Gross domestic product (GDP)

Estimates of GDP used to present debt and other headline measures are partly based on provisional and official forecast data.

September 2020 requires data across five quarters of GDP. Of these, two are based on Office for National Statistics (ONS) published data and three are based on official estimates published by the OBR:

On 6 May 2020, we published Coronavirus and the effects on UK GDP, which explains how the global pandemic and the wider containment efforts are expected to affect UK GDP as well as some of the challenges that National Statistical Institutes (NSIs) are currently facing.

Departure from the EU

As the UK leaves the EU, it is important that our statistics continue to be of high quality and are internationally comparable. During the transition period, those UK statistics that align with EU practice and rules will continue to do so in the same way as before 31 January 2020.

These statistics, and our sector classification process, draw on the European System of Accounts (ESA) 2010, the Manual on Government Deficit and Debt, and associated guides.

After the transition period, we will continue to produce our public sector finance statistics in line with the UK Statistics Authority’s Code of Practice for Statistics and in accordance with internationally agreed statistical guidance and standards.

To ensure comparability with other countries, the statistical aggregates within the public sector finances release will continue to be produced according to the existing definitions and standards until further notice or those standards are updated.  

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12. Strengths and limitations

National Statistics status for public sector finances

On 20 June 2017, the UK Statistics Authority published a letter confirming the designation of the monthly public sector finances bulletin as a National Statistic. This letter completes the 2015 assessment of public sector finances.

Local government

Local government data for the financial year ending (FYE) 2020 are mainly based on budget data for England, Wales and Scotland, and estimates for Northern Ireland. Some provisional outturn data for FYE 2020 have been included where available (England capital expenditure).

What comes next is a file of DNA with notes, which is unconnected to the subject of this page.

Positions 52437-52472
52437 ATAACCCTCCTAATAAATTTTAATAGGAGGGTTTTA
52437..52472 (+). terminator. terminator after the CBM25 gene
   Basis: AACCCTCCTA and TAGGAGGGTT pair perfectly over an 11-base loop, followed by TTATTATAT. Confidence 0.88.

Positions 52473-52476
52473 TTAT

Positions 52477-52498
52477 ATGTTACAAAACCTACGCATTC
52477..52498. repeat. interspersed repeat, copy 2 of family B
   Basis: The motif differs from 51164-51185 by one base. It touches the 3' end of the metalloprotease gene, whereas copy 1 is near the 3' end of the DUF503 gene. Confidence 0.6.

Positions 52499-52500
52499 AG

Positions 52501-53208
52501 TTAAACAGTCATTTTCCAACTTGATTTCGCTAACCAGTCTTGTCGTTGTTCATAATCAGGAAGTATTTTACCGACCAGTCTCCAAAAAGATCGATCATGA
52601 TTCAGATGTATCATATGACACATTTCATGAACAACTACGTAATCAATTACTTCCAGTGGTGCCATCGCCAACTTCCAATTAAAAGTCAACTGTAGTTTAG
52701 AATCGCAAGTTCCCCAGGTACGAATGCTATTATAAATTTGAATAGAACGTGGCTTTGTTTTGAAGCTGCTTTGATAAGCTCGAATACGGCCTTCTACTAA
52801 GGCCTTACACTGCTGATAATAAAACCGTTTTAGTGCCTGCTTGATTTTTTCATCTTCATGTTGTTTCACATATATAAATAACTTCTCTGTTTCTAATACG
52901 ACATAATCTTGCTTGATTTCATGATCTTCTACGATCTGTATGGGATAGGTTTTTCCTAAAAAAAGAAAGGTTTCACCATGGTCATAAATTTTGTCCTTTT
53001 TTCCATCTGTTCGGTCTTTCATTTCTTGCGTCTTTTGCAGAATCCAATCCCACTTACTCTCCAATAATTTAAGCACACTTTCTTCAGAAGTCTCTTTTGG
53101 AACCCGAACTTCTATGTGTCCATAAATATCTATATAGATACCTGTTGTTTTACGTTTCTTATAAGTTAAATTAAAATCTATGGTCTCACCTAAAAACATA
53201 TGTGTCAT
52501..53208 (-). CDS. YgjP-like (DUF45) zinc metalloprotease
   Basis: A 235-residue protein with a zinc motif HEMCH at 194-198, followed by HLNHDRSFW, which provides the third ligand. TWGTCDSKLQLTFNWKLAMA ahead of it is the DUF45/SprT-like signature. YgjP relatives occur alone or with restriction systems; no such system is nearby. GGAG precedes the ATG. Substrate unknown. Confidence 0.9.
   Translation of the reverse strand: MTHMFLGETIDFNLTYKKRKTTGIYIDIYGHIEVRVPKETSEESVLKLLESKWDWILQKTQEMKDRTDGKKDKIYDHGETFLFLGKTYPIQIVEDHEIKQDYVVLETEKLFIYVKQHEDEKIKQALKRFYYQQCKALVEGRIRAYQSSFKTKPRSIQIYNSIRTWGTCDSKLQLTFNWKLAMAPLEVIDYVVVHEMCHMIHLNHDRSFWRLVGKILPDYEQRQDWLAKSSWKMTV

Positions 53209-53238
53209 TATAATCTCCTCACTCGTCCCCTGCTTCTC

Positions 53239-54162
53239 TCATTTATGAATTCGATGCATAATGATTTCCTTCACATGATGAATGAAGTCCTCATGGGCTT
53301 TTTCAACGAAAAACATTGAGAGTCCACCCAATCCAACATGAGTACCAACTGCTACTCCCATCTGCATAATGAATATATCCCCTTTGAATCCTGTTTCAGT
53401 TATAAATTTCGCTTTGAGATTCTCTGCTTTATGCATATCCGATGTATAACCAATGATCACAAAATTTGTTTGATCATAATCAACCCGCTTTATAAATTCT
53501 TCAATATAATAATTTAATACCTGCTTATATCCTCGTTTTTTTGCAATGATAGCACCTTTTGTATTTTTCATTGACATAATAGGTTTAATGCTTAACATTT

In recent years, planned expenditure initially reported in local authority budgets has been systematically higher than the final outturn expenditure reported in the audited accounts. We therefore include adjustments to reduce the amounts reported at the budget stage.

For FYE 2020, we include a £2.0 billion downward adjustment to England’s current expenditure on goods and services, along with a £0.2 billion adjustment to Wales’ capital expenditure. We apply a further £2.3 billion downward adjustment to current expenditure on benefits in FYE 2020, to reflect the most recently available data for housing benefits. Further information on these and additional adjustments can be found in the Public sector finances QMI.

Local government data for FYE 2021 are initial estimates, based on the Office for Budget Responsibility (OBR) forecasts. These figures reflect our initial estimates of the impact of the coronavirus (COVID-19) pandemic. For FYE 2021, these estimates include a £3.0 billion upwards adjustment to budget forecast data for England’s current expenditure on goods and services. We have included £0.5 billion and £0.2 billion downward adjustments to Scotland’s and Wales’ capital expenditure respectively. We apply a further £0.8 billion adjustment to budget forecast current expenditure on benefits in FYE 2021, to reflect the most recently available data for housing benefits.

Current and capital transfers between local and central government are based on administrative data supplied by HM Treasury.

Non-financial public corporations

Public corporations data for FYE 2021 are initial estimates, based on OBR forecasts. Current and capital transfers between public corporations and central government are based on administrative data supplied by HM Treasury.

Public sector funded pensions

Pensions data for FYEs 2020 and 2021 are our estimates based on the latest available data. Some of these estimates rely on actuarial modelling; this is a complex process that most public sector schemes conduct every three to four years. Until such valuations become available, we forecast the change in pension liability using our knowledge of the economic climate. Pensions in the public sector finances: a methodological guide outlines both the theory and practice behind our calculation of pension scheme estimates.